Yazd, a picturesque dry major city in Iran, also the hottest city north of the Persian Gulf coast, is located near central deserts of Iran.
One of the most interesting features of the city is that it is one of the largest cities almost entirely built out of adobe.
Due to its special climate, the city enjoys a number of unusual architectural constructions not to be seen frequently anywhere else in the world. One is magnificent wind towers, which were used to deal with long hot summer days. Natural refrigerators (yakhchals) that were used to store ice brought from glaciers in the close mountains are considered another example of the constructions. And the last but not least are Qanats. The climate of the city has led it to be one of the largest networks of Qanats in the world. Qanats are type of underground irrigation canals.
Yazd is also home of diverse religions, including Zoroastrianism. One of the most outstanding historical monuments from Zoroastrianism in the city, is the prominent Ateshkadeh (fire temple) which has been kept alight ceaselessly since 470 AD.
All in all, the city is recognized as one of the distinguished centers of Persian architecture, among them are:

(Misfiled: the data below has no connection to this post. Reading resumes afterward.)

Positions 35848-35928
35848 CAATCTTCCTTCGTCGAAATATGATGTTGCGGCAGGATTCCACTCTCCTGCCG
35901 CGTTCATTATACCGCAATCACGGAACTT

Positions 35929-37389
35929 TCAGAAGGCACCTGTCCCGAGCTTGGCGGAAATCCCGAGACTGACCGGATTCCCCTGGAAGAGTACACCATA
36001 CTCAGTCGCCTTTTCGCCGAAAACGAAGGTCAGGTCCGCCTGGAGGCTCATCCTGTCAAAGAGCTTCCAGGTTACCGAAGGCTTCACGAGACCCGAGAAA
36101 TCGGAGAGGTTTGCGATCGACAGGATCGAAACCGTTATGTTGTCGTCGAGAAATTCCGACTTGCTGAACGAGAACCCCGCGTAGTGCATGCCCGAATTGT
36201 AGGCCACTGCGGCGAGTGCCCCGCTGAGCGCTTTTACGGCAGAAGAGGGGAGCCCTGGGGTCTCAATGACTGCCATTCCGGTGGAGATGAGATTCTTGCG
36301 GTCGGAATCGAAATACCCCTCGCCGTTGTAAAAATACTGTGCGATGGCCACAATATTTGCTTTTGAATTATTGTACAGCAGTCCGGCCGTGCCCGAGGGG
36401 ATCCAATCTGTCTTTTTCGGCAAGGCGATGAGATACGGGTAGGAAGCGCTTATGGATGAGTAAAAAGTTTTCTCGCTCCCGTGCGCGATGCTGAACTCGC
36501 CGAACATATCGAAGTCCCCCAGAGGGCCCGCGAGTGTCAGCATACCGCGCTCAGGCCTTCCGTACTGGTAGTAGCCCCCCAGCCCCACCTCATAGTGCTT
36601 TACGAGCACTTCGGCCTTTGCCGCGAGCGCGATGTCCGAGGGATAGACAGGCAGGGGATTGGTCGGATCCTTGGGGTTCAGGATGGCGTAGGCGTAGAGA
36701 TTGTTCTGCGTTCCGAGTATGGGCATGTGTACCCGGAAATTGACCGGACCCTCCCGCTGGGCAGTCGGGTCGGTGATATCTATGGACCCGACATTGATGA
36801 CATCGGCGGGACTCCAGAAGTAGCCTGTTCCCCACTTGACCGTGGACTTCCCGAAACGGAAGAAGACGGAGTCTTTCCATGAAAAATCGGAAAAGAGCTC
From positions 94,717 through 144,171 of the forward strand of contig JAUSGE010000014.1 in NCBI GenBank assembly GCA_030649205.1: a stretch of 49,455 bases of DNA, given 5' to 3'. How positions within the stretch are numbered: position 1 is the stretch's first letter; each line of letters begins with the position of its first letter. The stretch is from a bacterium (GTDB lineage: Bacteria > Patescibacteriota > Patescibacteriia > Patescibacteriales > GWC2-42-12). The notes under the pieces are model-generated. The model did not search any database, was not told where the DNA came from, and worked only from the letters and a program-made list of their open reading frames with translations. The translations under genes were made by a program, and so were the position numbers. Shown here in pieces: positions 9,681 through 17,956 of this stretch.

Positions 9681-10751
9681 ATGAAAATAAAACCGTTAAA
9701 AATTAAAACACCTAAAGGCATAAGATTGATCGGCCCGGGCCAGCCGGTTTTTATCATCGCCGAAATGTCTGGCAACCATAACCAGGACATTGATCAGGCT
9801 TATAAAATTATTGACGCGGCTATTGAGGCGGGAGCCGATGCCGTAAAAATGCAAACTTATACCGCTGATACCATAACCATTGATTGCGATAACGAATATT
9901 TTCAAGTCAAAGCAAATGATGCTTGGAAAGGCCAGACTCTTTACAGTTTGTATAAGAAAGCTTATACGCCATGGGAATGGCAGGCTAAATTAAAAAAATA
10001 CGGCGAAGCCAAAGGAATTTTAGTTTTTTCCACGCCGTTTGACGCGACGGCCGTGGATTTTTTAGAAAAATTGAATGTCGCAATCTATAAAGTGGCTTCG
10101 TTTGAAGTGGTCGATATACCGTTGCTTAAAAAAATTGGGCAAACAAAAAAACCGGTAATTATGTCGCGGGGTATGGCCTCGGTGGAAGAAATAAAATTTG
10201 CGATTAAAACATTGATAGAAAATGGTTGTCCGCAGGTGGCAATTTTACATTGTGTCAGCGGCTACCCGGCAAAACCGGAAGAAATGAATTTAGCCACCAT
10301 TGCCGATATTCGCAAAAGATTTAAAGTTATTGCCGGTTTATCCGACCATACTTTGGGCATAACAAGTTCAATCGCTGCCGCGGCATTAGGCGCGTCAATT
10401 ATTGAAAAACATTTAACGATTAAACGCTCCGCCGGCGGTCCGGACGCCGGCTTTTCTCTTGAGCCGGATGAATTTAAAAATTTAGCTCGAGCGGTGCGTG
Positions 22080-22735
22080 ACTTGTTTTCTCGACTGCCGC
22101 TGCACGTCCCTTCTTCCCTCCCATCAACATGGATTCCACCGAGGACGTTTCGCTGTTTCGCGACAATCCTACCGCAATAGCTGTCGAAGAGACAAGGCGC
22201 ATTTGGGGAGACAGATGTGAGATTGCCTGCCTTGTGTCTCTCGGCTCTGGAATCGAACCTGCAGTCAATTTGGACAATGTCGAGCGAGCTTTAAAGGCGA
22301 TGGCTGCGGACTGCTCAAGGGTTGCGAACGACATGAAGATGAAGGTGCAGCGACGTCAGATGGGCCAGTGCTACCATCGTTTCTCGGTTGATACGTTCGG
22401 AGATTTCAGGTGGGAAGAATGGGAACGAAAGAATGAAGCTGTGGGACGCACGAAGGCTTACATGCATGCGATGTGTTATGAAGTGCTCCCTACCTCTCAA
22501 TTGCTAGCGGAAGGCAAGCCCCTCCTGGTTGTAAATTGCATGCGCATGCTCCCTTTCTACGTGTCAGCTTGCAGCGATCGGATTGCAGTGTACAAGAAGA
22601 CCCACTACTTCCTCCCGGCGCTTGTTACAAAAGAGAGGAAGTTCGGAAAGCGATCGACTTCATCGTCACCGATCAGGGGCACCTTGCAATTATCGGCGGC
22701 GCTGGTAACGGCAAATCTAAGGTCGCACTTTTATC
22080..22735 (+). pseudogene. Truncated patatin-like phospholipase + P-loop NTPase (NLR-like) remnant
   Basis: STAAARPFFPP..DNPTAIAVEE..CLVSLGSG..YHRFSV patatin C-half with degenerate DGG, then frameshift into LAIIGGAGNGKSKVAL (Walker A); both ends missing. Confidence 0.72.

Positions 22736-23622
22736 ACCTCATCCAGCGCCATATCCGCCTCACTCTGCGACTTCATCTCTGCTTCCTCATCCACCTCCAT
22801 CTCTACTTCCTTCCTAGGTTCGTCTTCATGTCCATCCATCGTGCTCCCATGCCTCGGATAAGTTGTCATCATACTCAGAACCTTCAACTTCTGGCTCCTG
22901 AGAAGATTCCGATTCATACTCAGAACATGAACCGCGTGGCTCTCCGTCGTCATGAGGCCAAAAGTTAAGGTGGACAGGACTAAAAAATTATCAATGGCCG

Tower of Silence, Amir Chakhmaq Complex- a breathtaking must-see construction, Amir Chakhmaq Square, The Friday (or Congregation) mosque- arguably the city’s greatest architectural landmark, Masjid-e Jame (Friday Mosque)- dating back to the fourteenth century and an admirable fine Persian mosaics architecture, Yazd Water Museum, Yazd Market Square’s Clock, the cistern of Fatemeh-ye-Golshan, Hazireh mosque, Alexanders prison, Tomb of the 12 imams which dates back to the early 11th century, Dowlat Abad Gardens with a building with a beautiful large wind catcher (badgir)- built in the 1960s, Markar square, Rafieian’s Old House one of the most excellent examples of Iranian Traditional Architecture, Narin Castle dating back to at least 2000 BC, Old Town, and lots of other magnificent monuments that are breathtaking for tourists.
It is noteworthy that during his visit in 1272, Marco Polo described the city as a noble one with a great amount of trade including silk weaving industry.

It is also noted that over the past few years, Iranian government has put a great emphasize on improving healthcare system in the city, and under the HealthCare Reform Plan (HCRP), health tourism has become one of the first priorities to be reached in the city.